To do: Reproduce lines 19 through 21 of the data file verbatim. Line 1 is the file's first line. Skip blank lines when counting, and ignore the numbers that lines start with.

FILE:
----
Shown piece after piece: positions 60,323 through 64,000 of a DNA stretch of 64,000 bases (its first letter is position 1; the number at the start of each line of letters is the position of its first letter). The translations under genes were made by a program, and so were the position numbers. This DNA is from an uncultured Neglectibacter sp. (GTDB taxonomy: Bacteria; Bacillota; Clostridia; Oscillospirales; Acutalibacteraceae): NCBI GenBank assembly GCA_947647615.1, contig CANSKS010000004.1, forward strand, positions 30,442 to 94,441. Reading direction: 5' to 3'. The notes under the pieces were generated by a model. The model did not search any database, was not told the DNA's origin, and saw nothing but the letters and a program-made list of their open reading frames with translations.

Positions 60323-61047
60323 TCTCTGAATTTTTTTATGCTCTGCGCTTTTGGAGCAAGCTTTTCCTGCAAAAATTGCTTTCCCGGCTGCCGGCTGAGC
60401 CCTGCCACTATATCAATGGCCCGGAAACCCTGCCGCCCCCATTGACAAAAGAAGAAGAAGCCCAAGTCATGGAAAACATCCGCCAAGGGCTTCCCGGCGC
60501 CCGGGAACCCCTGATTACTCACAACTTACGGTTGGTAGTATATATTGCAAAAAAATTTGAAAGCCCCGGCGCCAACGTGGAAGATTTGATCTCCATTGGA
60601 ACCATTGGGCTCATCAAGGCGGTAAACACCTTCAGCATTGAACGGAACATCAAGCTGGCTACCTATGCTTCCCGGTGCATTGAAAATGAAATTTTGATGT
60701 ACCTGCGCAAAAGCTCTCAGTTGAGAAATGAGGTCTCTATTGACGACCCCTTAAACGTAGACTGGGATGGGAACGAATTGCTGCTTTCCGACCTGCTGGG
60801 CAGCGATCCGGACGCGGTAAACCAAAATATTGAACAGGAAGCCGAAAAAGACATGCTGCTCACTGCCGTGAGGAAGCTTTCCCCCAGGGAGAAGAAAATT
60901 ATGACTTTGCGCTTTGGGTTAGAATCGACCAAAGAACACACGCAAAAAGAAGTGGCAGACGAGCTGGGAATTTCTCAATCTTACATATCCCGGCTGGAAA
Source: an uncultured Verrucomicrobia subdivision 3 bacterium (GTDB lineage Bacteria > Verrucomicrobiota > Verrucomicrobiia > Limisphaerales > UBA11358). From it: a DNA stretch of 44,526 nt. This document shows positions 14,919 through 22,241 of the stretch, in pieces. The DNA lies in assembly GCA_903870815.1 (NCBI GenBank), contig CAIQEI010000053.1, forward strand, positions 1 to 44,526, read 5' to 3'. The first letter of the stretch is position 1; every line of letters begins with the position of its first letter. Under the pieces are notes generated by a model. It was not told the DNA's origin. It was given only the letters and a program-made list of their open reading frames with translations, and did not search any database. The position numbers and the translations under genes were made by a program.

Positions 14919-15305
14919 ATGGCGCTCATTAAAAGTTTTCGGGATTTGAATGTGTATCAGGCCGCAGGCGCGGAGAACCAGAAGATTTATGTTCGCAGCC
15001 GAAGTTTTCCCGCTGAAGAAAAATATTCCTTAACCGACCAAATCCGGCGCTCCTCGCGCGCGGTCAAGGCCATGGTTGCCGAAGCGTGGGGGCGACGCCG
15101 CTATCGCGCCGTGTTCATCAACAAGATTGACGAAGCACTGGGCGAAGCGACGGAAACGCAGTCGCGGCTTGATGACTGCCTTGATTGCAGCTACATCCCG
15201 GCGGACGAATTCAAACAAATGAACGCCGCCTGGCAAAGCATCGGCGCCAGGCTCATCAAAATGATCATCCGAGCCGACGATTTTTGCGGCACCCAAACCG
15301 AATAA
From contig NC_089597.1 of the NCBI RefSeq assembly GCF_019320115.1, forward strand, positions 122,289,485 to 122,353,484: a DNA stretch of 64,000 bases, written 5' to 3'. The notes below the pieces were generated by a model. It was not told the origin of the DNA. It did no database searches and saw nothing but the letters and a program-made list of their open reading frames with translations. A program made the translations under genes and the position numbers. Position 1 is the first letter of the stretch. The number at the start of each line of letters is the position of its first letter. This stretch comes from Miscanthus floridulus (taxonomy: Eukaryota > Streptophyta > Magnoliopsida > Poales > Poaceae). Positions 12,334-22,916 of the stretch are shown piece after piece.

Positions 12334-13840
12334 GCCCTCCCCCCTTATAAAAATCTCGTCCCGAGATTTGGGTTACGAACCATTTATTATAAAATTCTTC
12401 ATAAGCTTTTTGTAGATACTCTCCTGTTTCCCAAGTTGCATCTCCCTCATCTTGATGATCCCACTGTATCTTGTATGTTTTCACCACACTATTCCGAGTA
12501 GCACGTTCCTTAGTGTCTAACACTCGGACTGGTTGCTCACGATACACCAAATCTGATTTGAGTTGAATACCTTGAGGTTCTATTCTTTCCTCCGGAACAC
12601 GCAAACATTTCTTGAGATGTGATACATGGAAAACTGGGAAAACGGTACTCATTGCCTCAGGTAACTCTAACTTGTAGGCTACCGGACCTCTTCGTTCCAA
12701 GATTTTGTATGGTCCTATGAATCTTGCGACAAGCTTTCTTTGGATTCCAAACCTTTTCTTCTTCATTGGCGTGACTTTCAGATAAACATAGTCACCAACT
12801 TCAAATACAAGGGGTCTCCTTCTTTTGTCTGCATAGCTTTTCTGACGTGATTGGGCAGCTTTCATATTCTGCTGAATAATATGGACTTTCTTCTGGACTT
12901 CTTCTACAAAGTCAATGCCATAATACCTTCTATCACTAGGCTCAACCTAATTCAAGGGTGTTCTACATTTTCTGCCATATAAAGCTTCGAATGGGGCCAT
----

12334 GCCCTCCCCCCTTATAAAAATCTCGTCCCGAGATTTGGGTTACGAACCATTTATTATAAAATTCTTC
12401 ATAAGCTTTTTGTAGATACTCTCCTGTTTCCCAAGTTGCATCTCCCTCATCTTGATGATCCCACTGTATCTTGTATGTTTTCACCACACTATTCCGAGTA
12501 GCACGTTCCTTAGTGTCTAACACTCGGACTGGTTGCTCACGATACACCAAATCTGATTTGAGTTGAATACCTTGAGGTTCTATTCTTTCCTCCGGAACAC